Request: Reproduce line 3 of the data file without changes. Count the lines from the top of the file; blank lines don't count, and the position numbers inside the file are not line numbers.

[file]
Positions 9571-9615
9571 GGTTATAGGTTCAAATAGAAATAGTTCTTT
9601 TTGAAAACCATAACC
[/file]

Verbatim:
9601 TTGAAAACCATAACC